The Federal Deposit Insurance Corp. is getting ready to settle with former WaMu executives for $64 million.
NEW YORK (CNNMoney) -- The Federal Deposit Insurance Corp. is preparing to settle with three former executives who ran Washington Mutual, the biggest bank failure in U.S. history, for the return of $64 million worth of golden parachutes, bonuses and retirement funds.
Senior FDIC officials, during a teleconference with reporters Tuesday, said the settlement with WaMu ex-CEO Kerry Killinger, ex-president Stephen Rotella and David Schneider is pending, and is expected to be completed within days.
"We have reached an arm's length agreement with the three officers of WaMu," said an FDIC official, adding that the settlement will "ensure the surrender of the golden parachute." The official was quoted on condition of anonymity.
As part of the deal, Killinger will have to give up his retirement package, Rotella and Schneider will have to let go of their golden parachutes, and Schneider will also have to hand over his bonus.
The FDIC officials said the settlement with the executives is in addition to $125 million settlement reached with Washington Mutual.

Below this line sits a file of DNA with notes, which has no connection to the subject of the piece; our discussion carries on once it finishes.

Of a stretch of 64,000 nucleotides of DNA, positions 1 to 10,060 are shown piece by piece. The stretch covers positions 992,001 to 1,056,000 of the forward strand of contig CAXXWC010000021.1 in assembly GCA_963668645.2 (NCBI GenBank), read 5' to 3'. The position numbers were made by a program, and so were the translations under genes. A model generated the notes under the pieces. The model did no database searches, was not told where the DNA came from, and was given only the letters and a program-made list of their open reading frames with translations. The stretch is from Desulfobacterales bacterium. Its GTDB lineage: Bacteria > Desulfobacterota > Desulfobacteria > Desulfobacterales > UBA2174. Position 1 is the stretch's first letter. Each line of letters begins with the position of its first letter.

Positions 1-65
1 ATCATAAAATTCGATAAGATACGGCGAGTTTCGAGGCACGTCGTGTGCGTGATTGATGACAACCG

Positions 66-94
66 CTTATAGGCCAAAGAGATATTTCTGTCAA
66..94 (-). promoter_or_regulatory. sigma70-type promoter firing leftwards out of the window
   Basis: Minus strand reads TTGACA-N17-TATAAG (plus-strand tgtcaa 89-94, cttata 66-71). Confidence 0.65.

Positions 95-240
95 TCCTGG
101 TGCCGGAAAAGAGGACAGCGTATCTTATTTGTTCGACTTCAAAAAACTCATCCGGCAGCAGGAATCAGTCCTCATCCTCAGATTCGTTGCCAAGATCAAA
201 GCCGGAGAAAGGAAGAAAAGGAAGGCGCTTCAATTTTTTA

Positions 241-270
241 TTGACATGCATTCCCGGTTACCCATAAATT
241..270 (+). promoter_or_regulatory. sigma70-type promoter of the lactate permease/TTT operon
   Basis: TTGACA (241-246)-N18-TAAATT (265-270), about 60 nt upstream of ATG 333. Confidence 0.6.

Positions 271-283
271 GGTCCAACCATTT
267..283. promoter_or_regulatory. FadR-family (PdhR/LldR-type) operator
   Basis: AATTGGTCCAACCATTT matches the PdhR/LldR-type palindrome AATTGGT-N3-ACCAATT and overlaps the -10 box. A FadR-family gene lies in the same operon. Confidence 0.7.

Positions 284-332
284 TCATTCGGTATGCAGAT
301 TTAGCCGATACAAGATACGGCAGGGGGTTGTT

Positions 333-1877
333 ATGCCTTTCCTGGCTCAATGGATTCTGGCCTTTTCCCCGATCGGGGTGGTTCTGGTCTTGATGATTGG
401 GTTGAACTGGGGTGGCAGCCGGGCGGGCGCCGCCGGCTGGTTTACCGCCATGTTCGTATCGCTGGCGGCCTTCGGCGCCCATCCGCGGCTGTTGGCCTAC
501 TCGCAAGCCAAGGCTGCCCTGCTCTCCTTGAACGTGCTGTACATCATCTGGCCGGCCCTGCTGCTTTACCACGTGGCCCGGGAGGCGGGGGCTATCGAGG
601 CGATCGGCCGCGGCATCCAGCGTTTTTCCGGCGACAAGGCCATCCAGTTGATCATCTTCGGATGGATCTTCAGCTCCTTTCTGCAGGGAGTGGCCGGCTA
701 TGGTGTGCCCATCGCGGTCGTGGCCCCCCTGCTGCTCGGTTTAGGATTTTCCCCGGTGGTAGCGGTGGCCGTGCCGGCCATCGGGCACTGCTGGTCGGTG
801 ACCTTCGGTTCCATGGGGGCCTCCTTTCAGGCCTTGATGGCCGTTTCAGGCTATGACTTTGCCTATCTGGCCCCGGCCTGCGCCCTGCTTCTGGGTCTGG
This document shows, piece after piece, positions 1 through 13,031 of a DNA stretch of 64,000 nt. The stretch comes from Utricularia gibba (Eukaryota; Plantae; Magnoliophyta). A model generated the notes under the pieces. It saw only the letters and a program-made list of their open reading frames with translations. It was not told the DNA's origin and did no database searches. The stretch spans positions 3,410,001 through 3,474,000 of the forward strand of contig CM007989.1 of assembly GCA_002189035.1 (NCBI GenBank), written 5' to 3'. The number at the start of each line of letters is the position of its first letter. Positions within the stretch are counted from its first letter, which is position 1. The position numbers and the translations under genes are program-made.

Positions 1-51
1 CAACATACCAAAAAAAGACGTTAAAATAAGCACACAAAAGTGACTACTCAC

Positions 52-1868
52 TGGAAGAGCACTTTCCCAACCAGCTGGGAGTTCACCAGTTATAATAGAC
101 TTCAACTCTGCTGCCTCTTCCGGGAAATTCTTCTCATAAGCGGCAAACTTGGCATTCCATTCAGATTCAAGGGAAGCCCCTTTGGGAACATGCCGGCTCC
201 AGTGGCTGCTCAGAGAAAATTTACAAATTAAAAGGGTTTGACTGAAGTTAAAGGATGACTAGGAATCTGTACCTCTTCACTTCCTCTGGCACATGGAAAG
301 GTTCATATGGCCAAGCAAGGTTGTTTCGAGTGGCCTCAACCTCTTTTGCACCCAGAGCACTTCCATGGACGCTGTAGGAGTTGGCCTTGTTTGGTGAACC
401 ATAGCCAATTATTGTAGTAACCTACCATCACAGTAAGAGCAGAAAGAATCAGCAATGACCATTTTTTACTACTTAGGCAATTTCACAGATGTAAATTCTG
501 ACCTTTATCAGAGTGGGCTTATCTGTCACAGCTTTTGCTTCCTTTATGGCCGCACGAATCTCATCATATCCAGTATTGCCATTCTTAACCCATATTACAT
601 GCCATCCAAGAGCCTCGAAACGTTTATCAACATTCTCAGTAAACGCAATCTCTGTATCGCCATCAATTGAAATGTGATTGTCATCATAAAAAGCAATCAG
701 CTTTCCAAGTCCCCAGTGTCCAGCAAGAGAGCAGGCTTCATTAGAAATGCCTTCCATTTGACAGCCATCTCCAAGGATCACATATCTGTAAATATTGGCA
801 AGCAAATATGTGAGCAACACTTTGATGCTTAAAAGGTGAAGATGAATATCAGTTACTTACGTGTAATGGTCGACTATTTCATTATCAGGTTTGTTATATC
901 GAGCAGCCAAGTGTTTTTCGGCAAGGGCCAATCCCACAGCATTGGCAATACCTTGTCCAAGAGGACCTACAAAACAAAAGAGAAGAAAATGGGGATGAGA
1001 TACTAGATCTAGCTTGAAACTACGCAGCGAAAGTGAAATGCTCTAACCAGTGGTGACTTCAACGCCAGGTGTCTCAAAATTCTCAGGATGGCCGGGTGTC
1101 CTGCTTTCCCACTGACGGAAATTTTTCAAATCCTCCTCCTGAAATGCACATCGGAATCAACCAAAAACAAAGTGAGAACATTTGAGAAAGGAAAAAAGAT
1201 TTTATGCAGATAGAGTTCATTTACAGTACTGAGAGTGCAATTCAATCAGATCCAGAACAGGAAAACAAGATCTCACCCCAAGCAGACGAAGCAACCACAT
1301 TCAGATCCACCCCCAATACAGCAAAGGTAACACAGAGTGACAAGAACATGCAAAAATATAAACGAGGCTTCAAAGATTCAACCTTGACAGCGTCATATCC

The recovered funds will go into receivership and will be used to pay back WaMu creditors, according to the FDIC.
The FDIC was originally seeking a $900 million settlement when it sued the three WaMu executives for managing the bank negligently and hiding assets from their creditors. They are accused of destroying the massive bank through an expansion of risky loans.
The officials would not comment on the disparity between the pending settlement and the amount they were originally seeking.
"At this point in time we believe that the settlement maximizes the recovery for the receiver," said a FDIC official.
Claims will be dropped against the executives' wives, according to FDIC, and there are no allegations of fraud.
WaMu is now part of JPMorgan Chase (Fortune 500), which acquired the firm on Sept. 25, 2008, following its collapse.,
JPMorgan spokesman Tom Kelly said there was "nothing for us to say" because the executives are "long gone" from WaMu.
The collapse of WaMu was due largely to a high-risk lending strategy pursued by the company's management, according to a government report released last year.
Regulators said that strategy, combined with the housing and mortgage market collapse in 2007, resulted in huge losses for WaMu, drove its stock price down and prompted a rush of withdrawals by jittery depositors. As a result, the OTS closed WaMu and the FDIC arranged for JPMorgan Chase to buy it in a closed bank transaction.
Steven Caplow, a lawyer for Schneider and Rotella, did not return messages from CNNMoney.
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